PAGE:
Commenced in January 2007
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pentachlorophenol Related Publications

2 Pentachlorophenol Removal via Adsorption and Biodegradation

Authors: Rakmi Abd.-Rahman, Nurina Anuar

Abstract:

Removal of PCP by a system combining biodegradation by biofilm and adsorption was investigated here. Three studies were conducted employing batch tests, sequencing batch reactor (SBR) and continuous biofilm activated carbon column reactor (BACCOR). The combination of biofilm-GAC batch process removed about 30% more PCP than GAC adsorption alone. For the SBR processes, both the suspended and attached biomass could remove more than 90% of the PCP after acclimatisation. BACCOR was able to remove more than 98% of PCP-Na at concentrations ranging from 10 to 100 mg/L, at empty bed contact time (EBCT) ranging from 0.75 to 4 hours. Pure and mixed cultures from BACCOR were tested for use of PCP as sole carbon and energy source under aerobic conditions. The isolates were able to degrade up to 42% of PCP under aerobic conditions in pure cultures. However, mixed cultures were found able to degrade more than 99% PCP indicating interdependence of species.

Keywords: Identification, biodegradation, Adsorption, pentachlorophenol, isolated bacteria

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1 Biodegradation of PCP by the Rhizobacteria Isolated from Pentachlorophenol-tolerant Crop Species

Authors: Avita K. Marihal, K.S. Jagadeesh, Sarita Sinha

Abstract:

Pentachlorophenol (PCP) is a polychlorinated aromatic compound that is widespread in industrial effluents and is considered to be a serious pollutant. Among the variety of industrial effluents encountered, effluents from tanning industry are very important and have a serious pollution potential. PCP is also formed unintentionally in effluents of paper and pulp industries. It is highly persistent in soils and is lethal to a wide variety of beneficial microorganisms and insects, human beings and animals. The natural processes that breakdown toxic chemicals in the environment have become the focus of much attention to develop safe and environmentfriendly deactivation technologies. Microbes and plants are among the most important biological agents that remove and degrade waste materials to enable their recycling in the environment. The present investigation was carried out with the aim of developing a microbial system for bioremediation of PCP polluted soils. A number of plant species were evaluated for their ability to tolerate different concentrations of pentachlorophenol (PCP) in the soil. The experiment was conducted for 30 days under pot culture conditions. The toxic effect of PCP on plants was studied by monitoring seed germination, plant growth and biomass. As the concentration of PCP was increased to 50 ppm, the inhibition of seed germination, plant growth and biomass was also increased. Although PCP had a negative effect on all plant species tested, maize and groundnut showed the maximum tolerance to PCP. Other tolerating crops included wheat, safflower, sunflower, and soybean. From the rhizosphere soil of the tolerant seedlings, as many as twenty seven PCP tolerant bacteria were isolated. From soybean, 8; sunflower, 3; safflower 8; maize 2; groundnut and wheat, 3 each isolates were made. They were screened for their PCP degradation potentials. HPLC analyses of PCP degradation revealed that the isolate MAZ-2 degraded PCP completely. The isolate MAZ-1 was the next best isolate with 90 per cent PCP degradation. These strains hold promise to be used in the bioremediation of PCP polluted soils.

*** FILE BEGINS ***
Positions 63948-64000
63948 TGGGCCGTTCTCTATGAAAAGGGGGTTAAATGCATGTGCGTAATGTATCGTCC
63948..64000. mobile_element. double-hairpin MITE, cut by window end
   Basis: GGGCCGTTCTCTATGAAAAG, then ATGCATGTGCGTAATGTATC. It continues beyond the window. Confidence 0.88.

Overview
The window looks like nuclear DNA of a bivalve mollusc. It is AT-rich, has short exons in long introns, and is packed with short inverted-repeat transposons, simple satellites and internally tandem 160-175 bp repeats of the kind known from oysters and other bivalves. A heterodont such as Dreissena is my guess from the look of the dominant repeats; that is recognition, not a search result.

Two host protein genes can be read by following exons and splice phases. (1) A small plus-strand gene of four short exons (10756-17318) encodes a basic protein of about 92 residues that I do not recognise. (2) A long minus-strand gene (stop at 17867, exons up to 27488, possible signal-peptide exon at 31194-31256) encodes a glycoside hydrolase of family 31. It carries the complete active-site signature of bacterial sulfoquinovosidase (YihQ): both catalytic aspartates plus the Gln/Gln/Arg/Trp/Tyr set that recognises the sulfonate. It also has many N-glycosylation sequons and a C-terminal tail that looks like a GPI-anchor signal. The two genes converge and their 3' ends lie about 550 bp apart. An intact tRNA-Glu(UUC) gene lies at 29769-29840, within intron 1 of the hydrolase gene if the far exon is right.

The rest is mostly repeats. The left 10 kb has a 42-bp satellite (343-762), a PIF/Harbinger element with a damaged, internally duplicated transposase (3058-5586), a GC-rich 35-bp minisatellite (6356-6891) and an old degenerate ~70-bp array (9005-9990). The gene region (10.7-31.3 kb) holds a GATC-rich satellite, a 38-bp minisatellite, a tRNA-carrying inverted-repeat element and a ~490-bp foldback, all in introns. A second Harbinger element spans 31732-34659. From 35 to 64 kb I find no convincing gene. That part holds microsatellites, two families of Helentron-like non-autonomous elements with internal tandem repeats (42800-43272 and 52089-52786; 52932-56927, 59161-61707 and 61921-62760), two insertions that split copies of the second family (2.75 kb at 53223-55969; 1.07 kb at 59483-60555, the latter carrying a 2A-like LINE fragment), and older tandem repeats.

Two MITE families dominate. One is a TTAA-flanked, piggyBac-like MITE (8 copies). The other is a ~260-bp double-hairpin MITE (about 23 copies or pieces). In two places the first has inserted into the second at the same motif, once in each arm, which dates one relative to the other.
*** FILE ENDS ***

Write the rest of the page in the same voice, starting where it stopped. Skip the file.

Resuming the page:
Keywords: biodegradation, pentachlorophenol, Rhizobacteria

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